The past week marked an important stage on the road to fully autonomous self-driving cars. Elon Musk, Tesla’s Chairman and C.E.O. announced a significant upgrade to ‘Autopilot’, the car manufacturers’ driver’s assist software. Previously, the radar simply acted as a supplement to its primary camera and image processing system. The software upgrade, Version 8.0, will make use of more advanced signal processing to create a picture of the world using the car’s onboard radar.
“After careful consideration, we now believe it can be used as a primary control sensor without requiring the camera to confirm visual image recognition. This is a non-trivial and counter-intuitive problem, because of how strange the world looks in radar.” – Elon Musk, Tesla’s Chairman and C.E.O.
The automotive industry is currently undergoing significant changes under the hood and is likely to look radically different within a few years. Many auto and technology companies – from Baidu to Uber to Google – are now spending significant resources on research and development in the autonomous vehicles segment.
Baidu, the Chinese internet company, unveiled its autonomous vehicle in China last December and has since been testing its vehicles on Chinese roads and highways. Meanwhile, it has steadily been increasing its investments and partnerships in the sector. Notably, the $64 billion market cap company has very recently received a permit to test its self-driving cars in California.
Uber too has shifted its focus onto making self-driving cars a reality after years of upending the taxi business around the globe. The company has an extra incentive to get the technology ready given drivers are its biggest cost. Just yesterday, it invited its most loyal Pittsburgh customers to experience the future first. The announcement comes a year-and-a-half after it hired a team of researchers from Carnegie Mellon University’s robotics centre to develop the technology. It naturally believes (like many of its competitors) that the technology will help drastically reduce the number of traffic accidents on the roads today and reduce congestion.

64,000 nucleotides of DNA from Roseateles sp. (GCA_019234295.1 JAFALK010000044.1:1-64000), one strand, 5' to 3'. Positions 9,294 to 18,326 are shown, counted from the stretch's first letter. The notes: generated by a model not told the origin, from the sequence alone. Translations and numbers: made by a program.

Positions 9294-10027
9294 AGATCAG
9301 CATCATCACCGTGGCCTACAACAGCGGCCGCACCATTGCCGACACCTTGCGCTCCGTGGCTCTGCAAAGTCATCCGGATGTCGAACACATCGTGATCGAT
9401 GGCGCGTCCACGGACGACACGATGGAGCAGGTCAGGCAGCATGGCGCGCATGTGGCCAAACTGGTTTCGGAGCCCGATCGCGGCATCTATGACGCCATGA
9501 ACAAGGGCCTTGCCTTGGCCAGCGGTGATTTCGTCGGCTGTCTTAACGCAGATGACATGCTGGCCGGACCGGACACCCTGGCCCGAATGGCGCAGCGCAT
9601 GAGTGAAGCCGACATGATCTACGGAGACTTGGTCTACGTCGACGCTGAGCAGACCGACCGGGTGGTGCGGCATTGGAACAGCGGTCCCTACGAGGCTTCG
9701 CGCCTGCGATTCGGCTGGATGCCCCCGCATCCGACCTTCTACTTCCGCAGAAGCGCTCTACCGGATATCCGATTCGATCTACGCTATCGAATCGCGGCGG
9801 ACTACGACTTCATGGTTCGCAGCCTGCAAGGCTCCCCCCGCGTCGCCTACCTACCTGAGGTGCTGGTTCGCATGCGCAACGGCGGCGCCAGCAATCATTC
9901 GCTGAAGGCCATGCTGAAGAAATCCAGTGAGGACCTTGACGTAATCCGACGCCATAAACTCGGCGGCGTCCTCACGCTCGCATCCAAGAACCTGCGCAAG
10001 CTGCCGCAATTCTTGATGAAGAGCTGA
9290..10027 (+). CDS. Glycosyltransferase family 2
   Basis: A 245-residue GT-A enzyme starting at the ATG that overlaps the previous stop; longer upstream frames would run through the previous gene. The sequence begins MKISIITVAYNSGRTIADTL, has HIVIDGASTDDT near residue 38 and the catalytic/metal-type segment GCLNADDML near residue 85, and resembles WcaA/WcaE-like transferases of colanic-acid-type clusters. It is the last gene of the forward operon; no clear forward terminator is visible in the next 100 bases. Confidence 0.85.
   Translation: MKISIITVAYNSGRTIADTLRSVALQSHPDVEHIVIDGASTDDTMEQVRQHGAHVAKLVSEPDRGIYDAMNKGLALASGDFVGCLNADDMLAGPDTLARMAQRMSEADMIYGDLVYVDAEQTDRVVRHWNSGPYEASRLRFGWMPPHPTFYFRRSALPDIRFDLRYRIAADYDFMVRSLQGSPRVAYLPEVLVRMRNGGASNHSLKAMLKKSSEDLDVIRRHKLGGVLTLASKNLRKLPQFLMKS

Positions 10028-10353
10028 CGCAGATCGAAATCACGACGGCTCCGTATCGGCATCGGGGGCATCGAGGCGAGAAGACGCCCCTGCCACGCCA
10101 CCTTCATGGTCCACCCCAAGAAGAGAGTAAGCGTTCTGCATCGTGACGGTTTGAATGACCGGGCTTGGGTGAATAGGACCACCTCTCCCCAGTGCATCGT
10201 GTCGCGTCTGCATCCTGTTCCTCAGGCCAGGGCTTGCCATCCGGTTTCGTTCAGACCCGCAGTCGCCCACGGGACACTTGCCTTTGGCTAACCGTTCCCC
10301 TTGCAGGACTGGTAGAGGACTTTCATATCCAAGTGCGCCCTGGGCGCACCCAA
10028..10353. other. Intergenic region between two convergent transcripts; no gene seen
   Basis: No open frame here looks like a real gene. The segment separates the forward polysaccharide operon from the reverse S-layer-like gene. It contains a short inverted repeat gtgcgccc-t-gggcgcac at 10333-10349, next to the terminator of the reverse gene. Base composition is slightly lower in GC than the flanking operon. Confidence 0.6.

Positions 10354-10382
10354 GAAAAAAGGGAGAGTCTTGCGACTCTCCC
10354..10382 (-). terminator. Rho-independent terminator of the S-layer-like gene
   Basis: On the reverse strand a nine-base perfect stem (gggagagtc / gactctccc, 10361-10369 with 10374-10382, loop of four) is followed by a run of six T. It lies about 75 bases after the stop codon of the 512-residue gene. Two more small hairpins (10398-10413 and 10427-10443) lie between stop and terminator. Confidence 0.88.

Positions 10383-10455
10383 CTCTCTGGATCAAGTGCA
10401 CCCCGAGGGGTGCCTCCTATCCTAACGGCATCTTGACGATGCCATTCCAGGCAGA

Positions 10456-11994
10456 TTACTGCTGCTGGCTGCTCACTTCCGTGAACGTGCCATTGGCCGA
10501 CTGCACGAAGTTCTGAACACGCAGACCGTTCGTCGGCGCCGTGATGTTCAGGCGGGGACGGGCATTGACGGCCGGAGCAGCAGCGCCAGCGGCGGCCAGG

“Of course, we can’t predict exactly what the future will hold. But we know that self-driving Ubers have enormous potential to further our mission and improve society: reducing the number of traffic accidents, which today kill 1.3 million people a year; freeing up the 20 percent of space in cities currently used to park the world’s billion plus cars; and cutting congestion, which wastes trillions of hours every year.” – Uber
Surprisingly, Google has been relatively muted with regards to progress on its self-driving car despite being one of the first to enter the market, aiming to prove its concept altogether. Its Google X project started back in 2009 using Toyota Prius’ on freeways in California and has since racked up more than 1.5 million self-driven miles. The incredible capabilities of Google’s technology can be viewed here in a Ted Talk from last year.
It is clear that the automotive industry will undergo a major overhaul, quite possibly the most extensive since the Ford Model T was introduced in 1908. Given the size of the industry and the potential rewards, no one will want to miss out on the pie. Apple is rumoured to enter the market at some point with ‘Project Titan’ (despite recent setbacks) and of course many of the current incumbents will seek to defend their positions within the industry. Mercedes for example revealed F 015 prototype (pictured above). If Elon Musk is to be believed, complete autonomy that will be safer than human drivers “may be less than two years away” but regulations should take “at least another year”. Mark the year on your calendars, it is likely to be unforgettable.